The answers to many of the reservations about Meruelo's mission were found in a conference call with two Atlanta Journal-Constitution reporters.

"You guys know Atlanta and cover Atlanta," he told them. "I wanted to talk to you. I owe you the respect."

So Meruelo "gets" it. Or at least, he seems to.

When ESPN.com asked if his ethnicity has done more to help or hurt him reach the level of success he's enjoyed in business, the beauty of his unapologetic pride leaked through every word of his answer.

"I am proud to be a Cuban-American and a Hispanic," he said. "I am proud because my family and my parents instilled that pride in me. A pride to be the best you can be, a pride to meet and exceed my potential. I believe this drive is hallmark for my family's immigrant experience, my experience as a first-generation American. I believe this part of my upbringing has helped me to succeed, just like the success stories of so many others of immigrants that make this country great."

Meruelo also seems to have an understanding that being Hispanic and owning an NBA franchise in Atlanta will not be the same experience that being of Hispanic descent and owning a team in, say, Los Angeles or Miami or San Antonio -- where the Latino fan base is stronger -- might be.

The mountain Meruelo has decided to climb is steeper. Not only is he trying to bring the nation's 40th largest city its first NBA championship, he's also trying to be a paladin for the second largest ethnic group in the United States.

"As immigrants, we don't see cultural differences as barriers," Llopis said. "We believe that cultural differences create tremendous opportunity, especially in business. I strongly believe that Mr. Meruelo's immigrant perspective will make a tremendous impact in the NBA. Remember, Hispanics represent a new mainstream voice. We are looking for authentic leadership, role models and an identity that is accepted at the highest levels of business. For too many years, Hispanics have experienced an identity crisis within the business community. This is why Hispanics tend to assimilate and sacrifice the competitive edge that their cultural roots give them.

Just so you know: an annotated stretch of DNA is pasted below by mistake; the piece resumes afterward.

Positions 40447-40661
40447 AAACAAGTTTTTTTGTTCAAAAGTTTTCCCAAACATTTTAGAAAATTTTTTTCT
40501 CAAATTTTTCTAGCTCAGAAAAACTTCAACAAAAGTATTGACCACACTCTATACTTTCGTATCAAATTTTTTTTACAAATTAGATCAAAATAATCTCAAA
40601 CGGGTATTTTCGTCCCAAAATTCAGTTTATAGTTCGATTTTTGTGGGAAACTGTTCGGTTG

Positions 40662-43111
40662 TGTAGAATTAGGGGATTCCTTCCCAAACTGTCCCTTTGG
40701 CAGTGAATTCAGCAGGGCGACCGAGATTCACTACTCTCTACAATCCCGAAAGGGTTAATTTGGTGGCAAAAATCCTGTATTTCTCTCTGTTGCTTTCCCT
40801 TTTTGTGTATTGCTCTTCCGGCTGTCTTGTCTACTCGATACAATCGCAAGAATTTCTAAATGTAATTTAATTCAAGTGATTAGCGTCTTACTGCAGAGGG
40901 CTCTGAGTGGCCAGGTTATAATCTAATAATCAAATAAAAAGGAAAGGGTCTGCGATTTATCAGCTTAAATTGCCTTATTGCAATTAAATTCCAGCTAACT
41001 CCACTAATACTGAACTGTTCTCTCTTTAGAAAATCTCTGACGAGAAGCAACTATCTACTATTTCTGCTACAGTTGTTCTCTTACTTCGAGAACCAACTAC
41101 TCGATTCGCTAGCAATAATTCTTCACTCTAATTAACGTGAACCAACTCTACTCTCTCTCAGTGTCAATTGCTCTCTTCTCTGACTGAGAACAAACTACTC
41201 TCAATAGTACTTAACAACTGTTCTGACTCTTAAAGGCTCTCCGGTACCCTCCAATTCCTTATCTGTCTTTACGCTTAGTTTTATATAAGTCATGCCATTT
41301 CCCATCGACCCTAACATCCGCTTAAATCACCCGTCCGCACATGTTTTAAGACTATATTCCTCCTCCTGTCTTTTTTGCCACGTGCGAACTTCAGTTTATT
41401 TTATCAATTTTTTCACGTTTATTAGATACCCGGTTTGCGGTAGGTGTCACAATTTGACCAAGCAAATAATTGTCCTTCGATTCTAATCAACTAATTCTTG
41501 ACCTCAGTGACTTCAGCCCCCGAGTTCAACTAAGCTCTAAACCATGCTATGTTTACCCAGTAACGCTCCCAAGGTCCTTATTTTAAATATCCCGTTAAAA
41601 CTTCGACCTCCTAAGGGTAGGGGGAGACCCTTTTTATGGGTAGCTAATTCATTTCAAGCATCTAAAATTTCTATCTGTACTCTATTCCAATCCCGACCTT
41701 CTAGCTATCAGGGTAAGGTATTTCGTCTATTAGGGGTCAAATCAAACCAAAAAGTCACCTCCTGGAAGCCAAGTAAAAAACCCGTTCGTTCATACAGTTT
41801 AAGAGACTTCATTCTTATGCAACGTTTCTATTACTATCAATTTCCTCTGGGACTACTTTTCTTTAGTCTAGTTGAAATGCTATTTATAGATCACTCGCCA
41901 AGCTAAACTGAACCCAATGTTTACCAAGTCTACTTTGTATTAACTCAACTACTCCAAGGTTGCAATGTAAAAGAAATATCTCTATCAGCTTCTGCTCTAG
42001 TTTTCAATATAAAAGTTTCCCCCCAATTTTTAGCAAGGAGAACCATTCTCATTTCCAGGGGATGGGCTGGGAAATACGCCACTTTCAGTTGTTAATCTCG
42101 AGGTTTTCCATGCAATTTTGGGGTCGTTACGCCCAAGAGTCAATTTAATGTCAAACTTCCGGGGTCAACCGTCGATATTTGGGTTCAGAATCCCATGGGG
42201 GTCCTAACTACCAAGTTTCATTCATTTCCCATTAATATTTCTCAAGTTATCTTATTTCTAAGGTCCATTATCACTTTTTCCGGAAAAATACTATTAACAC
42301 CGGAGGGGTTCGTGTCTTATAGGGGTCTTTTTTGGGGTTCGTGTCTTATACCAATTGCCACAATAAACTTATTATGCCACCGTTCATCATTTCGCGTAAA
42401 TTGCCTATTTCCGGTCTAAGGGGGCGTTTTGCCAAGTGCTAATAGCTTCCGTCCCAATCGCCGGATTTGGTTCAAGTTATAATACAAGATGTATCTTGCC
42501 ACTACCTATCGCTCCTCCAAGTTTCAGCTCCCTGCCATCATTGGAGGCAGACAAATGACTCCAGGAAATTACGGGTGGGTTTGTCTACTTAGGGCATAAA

"In sum, Mr. Meruelo has the opportunity to be one of the most influential owners in professional sports and the role model the Hispanic community has long desired."

Say amén.

Meruelo once called owning an NBA team both a "dream" and a "passion." And a Hispanic owner of an NBA team is a dream and passion that many Hispanics never thought they'd see.

Knowing -- deep down in their souls -- that in America, sometimes all it takes is one to ignite a movement.

"I believe as the first Hispanic owner of an NBA franchise, I will have a deep responsibility to all those who have come before me breaking down different barriers so that I can break this one," Meruelo said in an email. "I owe a debt to them and to the generation to come to be a role model they all can be proud of so that any Hispanic kid in this country can see me and know with hard work, sacrifice and dedication, they too can make their dreams come true."

And the only thing missing on the back end of that comment that could sell you further on his ability to make this dream real might be the tag line made infamous by Che Guevara: "Until victory always."

Scoop Jackson is a columnist for ESPN.com.